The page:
In order to highlight the seriousness of pollution, I will now discuss several effects of pollution that are and will plague us all if this problem is not countered. Firstly, humans’ health will be critically at risk. For instance, air pollution can lead to respiratory diseases including asthma, bronchitis and lung cancer. According to the Toxicological Research Journal, a study in 2014 found that air pollution doubled the risk for obesity, hypertension, chronic pulmonary disease, and cardiovascular disease in older people (Lee, Kim & Lee, 2014). Several other health problems caused by air pollution include headaches, chest pain, congestion, throat inflammation, irritation of eyes, nose and mouth, lower energy levels, disruption of endocrine, reproductive and immune systems and neurobehavioral disorders. Moreover, according to World Wild Life Organisation (n.d.) water pollution causes 1.1 billion people in the world inaccessible to clean freshwater and 2.4 billion people do not have adequate sanitation which consequently leads to a number of diseases due to the lack of water. Polluted water may also pose skin related problems including skin irritations, rashes and eczema. In the European Journal of Soil Science, soil pollution causes headaches, nausea, fatigue, eye irritation and skin rash, cancer and lead in soil is especially hazardous for young children causing developmental damage to the brain (Steffan, Brevik, Burgess & Cerdà, 2017). Many effects of soil pollution are similar to the ones caused by water contamination as they are closely related.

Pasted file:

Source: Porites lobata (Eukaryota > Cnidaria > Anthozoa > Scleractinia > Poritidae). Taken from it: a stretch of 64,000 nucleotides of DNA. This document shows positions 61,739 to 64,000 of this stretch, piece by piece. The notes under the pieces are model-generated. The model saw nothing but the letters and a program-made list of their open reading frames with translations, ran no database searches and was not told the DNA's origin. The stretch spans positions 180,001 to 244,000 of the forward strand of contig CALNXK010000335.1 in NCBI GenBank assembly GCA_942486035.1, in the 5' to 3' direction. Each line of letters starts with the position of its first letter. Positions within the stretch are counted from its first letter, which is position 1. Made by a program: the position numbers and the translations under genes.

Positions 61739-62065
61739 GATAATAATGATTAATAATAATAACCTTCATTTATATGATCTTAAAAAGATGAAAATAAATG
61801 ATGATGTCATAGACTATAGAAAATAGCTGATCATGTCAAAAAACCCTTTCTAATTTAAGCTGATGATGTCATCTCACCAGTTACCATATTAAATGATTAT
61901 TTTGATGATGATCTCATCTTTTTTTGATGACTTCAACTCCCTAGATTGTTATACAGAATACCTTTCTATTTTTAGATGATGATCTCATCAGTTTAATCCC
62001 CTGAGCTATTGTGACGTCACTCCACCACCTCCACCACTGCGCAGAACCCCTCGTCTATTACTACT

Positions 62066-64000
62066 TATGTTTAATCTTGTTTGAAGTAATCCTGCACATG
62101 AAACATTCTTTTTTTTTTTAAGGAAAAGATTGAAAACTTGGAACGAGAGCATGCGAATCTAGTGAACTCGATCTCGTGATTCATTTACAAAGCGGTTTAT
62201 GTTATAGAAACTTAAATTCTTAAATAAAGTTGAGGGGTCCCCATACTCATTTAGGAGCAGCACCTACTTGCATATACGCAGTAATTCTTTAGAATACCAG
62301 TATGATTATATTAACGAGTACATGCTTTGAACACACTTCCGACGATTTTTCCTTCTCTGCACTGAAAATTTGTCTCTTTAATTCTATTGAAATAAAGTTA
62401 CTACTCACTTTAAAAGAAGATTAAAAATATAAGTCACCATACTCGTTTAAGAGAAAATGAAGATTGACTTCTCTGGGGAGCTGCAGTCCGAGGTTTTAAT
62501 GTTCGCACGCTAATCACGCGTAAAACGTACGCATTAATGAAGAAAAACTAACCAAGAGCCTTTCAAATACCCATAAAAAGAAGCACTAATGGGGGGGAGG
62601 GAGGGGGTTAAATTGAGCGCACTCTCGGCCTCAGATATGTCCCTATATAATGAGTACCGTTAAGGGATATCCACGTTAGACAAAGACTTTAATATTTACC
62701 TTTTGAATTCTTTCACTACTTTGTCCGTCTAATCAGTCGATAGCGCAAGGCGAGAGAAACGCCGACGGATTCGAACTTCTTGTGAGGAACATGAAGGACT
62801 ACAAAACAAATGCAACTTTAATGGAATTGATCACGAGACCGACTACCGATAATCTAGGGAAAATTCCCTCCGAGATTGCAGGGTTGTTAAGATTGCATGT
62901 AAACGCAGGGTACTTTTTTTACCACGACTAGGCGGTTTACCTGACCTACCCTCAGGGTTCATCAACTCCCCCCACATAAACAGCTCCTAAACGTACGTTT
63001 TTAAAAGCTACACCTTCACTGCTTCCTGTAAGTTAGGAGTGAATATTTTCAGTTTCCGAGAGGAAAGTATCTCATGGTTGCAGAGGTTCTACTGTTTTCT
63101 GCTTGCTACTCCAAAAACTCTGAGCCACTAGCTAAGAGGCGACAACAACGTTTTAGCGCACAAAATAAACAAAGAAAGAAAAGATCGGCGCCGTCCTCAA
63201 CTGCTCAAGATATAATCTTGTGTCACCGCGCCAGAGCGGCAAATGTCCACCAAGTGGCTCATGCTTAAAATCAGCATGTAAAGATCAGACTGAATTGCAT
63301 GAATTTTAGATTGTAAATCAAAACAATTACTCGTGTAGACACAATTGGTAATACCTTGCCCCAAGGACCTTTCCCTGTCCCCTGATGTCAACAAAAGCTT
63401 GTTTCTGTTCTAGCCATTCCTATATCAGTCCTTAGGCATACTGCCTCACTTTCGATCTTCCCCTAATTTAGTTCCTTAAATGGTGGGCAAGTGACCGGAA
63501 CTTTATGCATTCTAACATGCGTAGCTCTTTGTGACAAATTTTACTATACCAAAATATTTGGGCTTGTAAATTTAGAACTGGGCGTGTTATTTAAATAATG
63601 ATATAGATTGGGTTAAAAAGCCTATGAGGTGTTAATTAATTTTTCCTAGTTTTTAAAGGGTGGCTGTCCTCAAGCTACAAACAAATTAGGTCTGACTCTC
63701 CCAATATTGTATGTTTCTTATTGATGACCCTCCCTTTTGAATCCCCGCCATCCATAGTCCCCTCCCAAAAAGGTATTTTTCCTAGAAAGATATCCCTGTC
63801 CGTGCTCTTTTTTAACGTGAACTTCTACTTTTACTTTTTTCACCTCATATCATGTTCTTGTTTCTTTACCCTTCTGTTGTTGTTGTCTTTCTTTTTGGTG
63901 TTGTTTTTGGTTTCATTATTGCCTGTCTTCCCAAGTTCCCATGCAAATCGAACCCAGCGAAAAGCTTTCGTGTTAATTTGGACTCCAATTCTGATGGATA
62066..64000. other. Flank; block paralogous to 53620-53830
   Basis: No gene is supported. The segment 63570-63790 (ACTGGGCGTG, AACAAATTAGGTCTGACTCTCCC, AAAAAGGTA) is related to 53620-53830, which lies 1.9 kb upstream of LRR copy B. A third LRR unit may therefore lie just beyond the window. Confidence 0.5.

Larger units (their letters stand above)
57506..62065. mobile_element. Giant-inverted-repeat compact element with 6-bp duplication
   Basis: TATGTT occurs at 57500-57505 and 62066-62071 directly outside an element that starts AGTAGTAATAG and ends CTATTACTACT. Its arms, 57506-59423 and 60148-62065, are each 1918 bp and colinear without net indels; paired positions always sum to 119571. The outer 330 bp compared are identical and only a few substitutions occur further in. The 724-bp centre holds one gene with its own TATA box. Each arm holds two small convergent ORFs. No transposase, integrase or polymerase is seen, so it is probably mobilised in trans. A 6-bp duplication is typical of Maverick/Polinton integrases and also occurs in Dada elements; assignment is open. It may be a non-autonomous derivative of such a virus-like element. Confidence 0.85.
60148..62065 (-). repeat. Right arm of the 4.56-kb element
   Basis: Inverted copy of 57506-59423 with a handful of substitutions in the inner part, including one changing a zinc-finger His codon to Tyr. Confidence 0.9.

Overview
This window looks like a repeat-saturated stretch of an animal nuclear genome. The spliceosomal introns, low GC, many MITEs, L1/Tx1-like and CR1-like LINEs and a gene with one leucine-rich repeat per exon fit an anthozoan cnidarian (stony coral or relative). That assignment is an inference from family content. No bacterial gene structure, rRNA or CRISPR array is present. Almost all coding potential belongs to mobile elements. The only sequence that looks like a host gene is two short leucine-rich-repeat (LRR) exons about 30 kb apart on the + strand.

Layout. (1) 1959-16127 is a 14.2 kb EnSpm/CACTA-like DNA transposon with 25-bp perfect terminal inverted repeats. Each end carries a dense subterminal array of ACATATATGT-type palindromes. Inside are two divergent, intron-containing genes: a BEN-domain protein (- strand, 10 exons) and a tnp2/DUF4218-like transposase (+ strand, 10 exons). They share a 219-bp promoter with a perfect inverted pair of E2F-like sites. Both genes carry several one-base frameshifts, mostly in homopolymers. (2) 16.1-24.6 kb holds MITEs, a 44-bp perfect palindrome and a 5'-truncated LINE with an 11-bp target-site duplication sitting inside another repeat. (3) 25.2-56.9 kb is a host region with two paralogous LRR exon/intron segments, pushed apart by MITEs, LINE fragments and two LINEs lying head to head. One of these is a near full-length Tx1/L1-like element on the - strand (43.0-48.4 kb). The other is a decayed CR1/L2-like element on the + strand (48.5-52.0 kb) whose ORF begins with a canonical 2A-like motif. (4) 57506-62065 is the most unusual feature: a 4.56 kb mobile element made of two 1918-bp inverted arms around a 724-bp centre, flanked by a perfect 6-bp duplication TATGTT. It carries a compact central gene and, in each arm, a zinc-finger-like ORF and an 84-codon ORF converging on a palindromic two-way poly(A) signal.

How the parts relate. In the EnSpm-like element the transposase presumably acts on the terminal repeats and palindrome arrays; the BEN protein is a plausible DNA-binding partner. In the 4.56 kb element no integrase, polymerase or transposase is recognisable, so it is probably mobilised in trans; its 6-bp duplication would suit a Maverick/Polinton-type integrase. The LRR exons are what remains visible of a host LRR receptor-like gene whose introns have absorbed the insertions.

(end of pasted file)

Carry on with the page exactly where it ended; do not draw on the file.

Aside from humans, animals are no exception to the sufferings of several health problems due to pollution. Air pollution causes them to have birth defects, reproductive failure, and diseases. Next, water pollution causes the death of aquatic creatures as acid rain results in the water being too acidic for fish and other aquatic life to survive. The loss of these essential creatures can disrupt the entire food chain. Noise pollution from oil drills, submarines, and other vessels on and in the ocean cause excessive noise that has resulted in the injury or death of marine animals, especially whales. Moreover, light pollution interferes with natural behaviors and cycles, causing a decrease in wildlife populations. This is because many mammals, insects, birds, and reptiles are photoperiodic meaning that their movement, mating, growth and development, and eating cycles are regulated by natural light patterns (Renewable Resources Coalition Organisation, 2016). It is important to note that environmental pollution affects animals by making their habitat toxic to live in.

Pollution is also the reason for the degradation of the environment. The releases of greenhouse gases (CO2) from vehicles, factories and deforestation in abundance lead to global warming. Such human activities have resulted chemicals like chlorofluorocarbons (CFCs) to be released into the atmosphere. This serves as a contribution to the depletion of ozone layer (Conserve Energy Future, 2016). Soil which is exposed to damaging chemicals like pesticides and insecticides eventually becomes infertile and unable to support crops and other plants’ lives. This reduces food production and leads to dietary deficiency in humans’ communities and other living creatures’ habitat. When it comes to land degradation, more problems come in the forms of deforestation and soil erosion. Harsh conditions which are created from the acts of clear cutting of vegetation and tree cover can destroy ecosystems and habitats of the wildlife. Such effects will then cause an imbalance in atmospheric conditions, reducing the amount of carbon that is naturally taken out of the atmosphere. In short, pollution damages important layers of the environment and causes negative effects on both the inner and outer layers of the environment.